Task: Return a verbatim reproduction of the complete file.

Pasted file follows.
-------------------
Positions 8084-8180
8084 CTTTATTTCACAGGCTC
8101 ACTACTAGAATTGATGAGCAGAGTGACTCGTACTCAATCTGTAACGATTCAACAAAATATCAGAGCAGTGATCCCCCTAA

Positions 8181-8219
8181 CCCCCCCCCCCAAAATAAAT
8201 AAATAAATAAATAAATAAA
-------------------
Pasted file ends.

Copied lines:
Positions 8084-8180
8084 CTTTATTTCACAGGCTC
8101 ACTACTAGAATTGATGAGCAGAGTGACTCGTACTCAATCTGTAACGATTCAACAAAATATCAGAGCAGTGATCCCCCTAA

Positions 8181-8219
8181 CCCCCCCCCCCAAAATAAAT
8201 AAATAAATAAATAAATAAA